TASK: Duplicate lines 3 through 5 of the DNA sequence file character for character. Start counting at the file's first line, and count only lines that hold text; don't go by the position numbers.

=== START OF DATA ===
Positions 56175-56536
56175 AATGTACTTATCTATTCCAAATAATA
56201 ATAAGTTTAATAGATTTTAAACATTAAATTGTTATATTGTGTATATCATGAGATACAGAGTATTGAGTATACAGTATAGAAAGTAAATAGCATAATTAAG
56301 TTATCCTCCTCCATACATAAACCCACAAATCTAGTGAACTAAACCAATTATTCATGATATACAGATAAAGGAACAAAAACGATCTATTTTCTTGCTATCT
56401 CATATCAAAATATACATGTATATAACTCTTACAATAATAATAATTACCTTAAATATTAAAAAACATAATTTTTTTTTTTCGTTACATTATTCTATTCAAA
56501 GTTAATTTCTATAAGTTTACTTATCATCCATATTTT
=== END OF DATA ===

56201 ATAAGTTTAATAGATTTTAAACATTAAATTGTTATATTGTGTATATCATGAGATACAGAGTATTGAGTATACAGTATAGAAAGTAAATAGCATAATTAAG
56301 TTATCCTCCTCCATACATAAACCCACAAATCTAGTGAACTAAACCAATTATTCATGATATACAGATAAAGGAACAAAAACGATCTATTTTCTTGCTATCT
56401 CATATCAAAATATACATGTATATAACTCTTACAATAATAATAATTACCTTAAATATTAAAAAACATAATTTTTTTTTTTCGTTACATTATTCTATTCAAA